September 24, 2009 | Design Basics
When you hire an experienced graphic designer you benefit by getting more than just design skills. You get an accumulation of knowledge that will aid your project in getting finished in a timely and professional way.
There has been much written about Crowdsourcing for design work (and other work) and sites like 99 designs continue to have lovers and haters. For the record, Visible Logic does not do work on spec and would never participate in these contests. Here’s why.
Experience fuses design skill with production know-how
As a bit of background, most design schools do not teach many of the practical applications of design. And one of the fundamental aspects of design is that the final production and execution of a project is out of the designer’s hands. By that, I mean the end result is completed by an offset printer, a web browser, a silk-screener, etc.. So knowledge of those processes goes hand in hand with how happy you’ll be with the finished result. But most junior level designers lack experience and knowledge in these areas.
Let me use an example that has received some amount of press. Earlier this year Forbes magazine decided to use Crowdspring to develop a graphic for a t-shirt. You can read a short overview on the Forbes site. Basically this was a contest to design a logo with the specific application onto a t-shirt. The winning designer would earn $200, and the others would get nil.
The Forbes’ executive did start to realize some of the issues when he says “The only problem, we thought: The subtle detailing might not render clearly on a T-shirt.”
But after looking at the final solution that was chosen, it is apparent that neither the buyer nor the designer worked within normal parameters for a t-shirt design. If the t-shirt was to be silk-screened you’d want to eliminate all gradations and screen tints as those don’t silk-screen well. Because screening is paid for by the screen, you may want to limit the colors in the design. That last point is a budget question, and the sky may be the limit, but you can imagine with the typical buyer of low-cost, crowdsourcing work, it’s probably not the case.
My point is that a qualified, experienced designer will work within some parameters that you may not even fully know about until you talk about the project with the designer.
Here are the freebies!
If you hire a professional and experienced designer, they will not be expected to work on spec. However, here are 5 things you should expect to get for free:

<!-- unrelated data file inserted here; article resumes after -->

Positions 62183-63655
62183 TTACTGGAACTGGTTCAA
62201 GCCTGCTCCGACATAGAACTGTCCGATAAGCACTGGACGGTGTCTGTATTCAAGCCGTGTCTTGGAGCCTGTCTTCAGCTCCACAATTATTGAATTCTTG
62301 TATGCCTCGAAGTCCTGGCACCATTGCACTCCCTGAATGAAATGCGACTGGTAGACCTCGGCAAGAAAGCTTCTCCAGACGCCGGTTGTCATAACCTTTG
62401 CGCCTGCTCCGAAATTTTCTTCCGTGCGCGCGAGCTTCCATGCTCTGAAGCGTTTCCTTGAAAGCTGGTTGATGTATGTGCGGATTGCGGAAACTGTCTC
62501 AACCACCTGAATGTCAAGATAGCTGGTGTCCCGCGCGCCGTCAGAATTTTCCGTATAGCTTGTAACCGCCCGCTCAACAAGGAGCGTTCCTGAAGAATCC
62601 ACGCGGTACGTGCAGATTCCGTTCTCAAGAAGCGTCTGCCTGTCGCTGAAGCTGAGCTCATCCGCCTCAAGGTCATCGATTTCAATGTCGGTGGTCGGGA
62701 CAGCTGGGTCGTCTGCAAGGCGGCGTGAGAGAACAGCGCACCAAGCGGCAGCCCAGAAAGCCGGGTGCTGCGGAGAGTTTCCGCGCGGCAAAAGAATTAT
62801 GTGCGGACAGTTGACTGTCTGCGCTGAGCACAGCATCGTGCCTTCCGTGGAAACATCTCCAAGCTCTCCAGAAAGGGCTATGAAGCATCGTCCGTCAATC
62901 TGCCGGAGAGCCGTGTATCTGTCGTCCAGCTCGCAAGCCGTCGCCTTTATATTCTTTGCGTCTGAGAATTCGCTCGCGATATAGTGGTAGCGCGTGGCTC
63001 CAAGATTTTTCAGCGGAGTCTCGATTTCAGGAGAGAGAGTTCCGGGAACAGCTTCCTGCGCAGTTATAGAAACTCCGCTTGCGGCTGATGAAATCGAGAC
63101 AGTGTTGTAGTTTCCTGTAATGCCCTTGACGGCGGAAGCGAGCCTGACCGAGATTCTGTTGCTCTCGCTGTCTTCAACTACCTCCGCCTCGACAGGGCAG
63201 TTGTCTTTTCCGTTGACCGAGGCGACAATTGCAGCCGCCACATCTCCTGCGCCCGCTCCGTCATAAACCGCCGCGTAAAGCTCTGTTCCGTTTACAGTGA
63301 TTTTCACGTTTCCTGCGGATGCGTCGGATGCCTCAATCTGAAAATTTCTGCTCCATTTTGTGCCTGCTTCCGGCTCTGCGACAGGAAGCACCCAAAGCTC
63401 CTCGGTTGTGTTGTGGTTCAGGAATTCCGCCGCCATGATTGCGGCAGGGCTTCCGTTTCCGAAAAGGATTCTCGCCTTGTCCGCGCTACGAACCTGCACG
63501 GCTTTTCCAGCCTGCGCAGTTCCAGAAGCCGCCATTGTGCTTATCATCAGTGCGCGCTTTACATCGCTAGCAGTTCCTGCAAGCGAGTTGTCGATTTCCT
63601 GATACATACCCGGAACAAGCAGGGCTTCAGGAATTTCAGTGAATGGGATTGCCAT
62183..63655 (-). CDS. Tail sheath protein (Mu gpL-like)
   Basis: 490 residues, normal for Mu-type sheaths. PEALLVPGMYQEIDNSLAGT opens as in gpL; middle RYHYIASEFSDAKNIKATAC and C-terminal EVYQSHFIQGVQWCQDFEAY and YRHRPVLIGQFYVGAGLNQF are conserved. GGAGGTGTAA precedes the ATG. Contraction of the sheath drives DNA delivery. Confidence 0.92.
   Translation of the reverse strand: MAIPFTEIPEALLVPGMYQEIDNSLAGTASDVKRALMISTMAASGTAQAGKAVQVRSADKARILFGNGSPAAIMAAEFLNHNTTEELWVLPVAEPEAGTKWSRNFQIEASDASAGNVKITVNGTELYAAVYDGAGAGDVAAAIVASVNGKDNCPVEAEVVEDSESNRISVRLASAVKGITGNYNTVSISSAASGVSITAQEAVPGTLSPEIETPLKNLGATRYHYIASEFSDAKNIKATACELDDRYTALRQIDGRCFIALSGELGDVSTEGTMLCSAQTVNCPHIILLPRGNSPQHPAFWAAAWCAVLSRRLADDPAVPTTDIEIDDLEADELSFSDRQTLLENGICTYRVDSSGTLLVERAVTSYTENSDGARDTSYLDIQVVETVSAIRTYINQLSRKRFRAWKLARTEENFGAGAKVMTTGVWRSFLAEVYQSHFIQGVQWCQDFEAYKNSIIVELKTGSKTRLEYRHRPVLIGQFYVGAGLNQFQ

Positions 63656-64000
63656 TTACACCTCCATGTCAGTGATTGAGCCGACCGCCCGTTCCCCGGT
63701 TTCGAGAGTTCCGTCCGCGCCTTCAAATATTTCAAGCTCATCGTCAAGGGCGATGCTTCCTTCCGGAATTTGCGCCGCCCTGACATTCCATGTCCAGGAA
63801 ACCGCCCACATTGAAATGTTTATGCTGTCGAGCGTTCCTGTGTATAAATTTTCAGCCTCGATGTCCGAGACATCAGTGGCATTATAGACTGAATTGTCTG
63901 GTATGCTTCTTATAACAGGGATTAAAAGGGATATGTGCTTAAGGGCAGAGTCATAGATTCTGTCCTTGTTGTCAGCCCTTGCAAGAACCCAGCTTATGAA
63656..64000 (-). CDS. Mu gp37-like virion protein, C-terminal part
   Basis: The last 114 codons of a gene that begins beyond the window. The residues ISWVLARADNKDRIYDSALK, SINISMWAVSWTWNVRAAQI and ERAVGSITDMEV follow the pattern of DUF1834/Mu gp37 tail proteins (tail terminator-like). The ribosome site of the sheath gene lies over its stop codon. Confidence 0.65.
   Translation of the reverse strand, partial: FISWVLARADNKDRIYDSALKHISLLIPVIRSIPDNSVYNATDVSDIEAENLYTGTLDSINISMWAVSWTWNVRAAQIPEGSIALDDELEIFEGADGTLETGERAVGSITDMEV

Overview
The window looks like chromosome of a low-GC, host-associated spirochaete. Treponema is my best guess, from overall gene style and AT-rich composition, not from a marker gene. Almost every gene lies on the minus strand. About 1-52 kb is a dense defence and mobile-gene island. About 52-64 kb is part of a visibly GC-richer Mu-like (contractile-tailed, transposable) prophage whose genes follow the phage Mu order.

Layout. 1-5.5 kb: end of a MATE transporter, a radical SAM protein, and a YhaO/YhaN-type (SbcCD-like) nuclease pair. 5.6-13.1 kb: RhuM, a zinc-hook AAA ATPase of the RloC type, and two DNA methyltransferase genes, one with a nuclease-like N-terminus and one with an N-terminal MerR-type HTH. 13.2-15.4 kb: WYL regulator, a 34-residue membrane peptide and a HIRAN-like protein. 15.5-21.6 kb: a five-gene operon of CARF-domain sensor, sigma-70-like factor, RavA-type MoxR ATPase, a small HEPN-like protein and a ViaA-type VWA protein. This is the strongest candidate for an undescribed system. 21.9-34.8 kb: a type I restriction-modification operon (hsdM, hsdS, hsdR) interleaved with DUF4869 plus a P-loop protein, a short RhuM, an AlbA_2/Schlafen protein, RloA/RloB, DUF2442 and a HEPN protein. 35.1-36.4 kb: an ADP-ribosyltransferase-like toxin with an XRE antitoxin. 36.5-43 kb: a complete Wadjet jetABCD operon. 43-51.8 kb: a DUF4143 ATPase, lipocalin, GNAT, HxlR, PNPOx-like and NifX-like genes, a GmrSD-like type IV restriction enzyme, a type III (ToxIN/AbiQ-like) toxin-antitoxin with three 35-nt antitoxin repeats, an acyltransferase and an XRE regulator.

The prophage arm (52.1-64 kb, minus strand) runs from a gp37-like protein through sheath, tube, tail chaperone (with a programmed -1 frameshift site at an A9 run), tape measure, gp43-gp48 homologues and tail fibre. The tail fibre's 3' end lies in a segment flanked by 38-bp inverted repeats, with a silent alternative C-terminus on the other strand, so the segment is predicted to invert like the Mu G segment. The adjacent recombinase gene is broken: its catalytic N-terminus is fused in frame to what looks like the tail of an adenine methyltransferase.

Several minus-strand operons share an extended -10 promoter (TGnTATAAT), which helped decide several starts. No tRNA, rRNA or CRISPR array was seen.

- Print production experience so your printed job looks like you expect. Whether it’s a book or a business card, make sure your designer has experience with the printed side of the job. A designer who has worked closely with high-quality, local printers will understand how to set up a job correctly so that it prints well and economically.
- Vendors and partners to complete your job. Printers, web hosts, programmers, etc. there are more people than just a designer needed to complete your job. Make sure your designer works with the best.
- The right software for the job. Professional design applications like InDesign, Illustrator or Photoshop allow a designer’s ideas to be produced in a professional way. While you may think trying to design something in Word or Powerpoint is OK; it’s not a good idea. Your designer will have the full suite of tools to get the job done right.
- Partners. Similar to vendors, but more involved from the beginning. This may be photographers, writers, editors, or web developers.
- Knowledge on a vast array of subjects. One of the most fascinating parts of being a designer is how many different areas I end up involved with. I may provide a cost analysis of an e-newsletter versus a printed format. I may have to double check the correct capitalization rule for certain words in a headline. I may have to research where to find a specialized box or label. Over the years, I’ve developed the skills to quickly and efficiently research all of these additional items. I may reach to my rolodex or to Google, but working with a designer who has the research skills to get the job done can be priceless.
So remember to look at the big picture, and the true value of working with an experienced designer. He or she is likely to think about elements of the project that you don’t even know to be worrying about.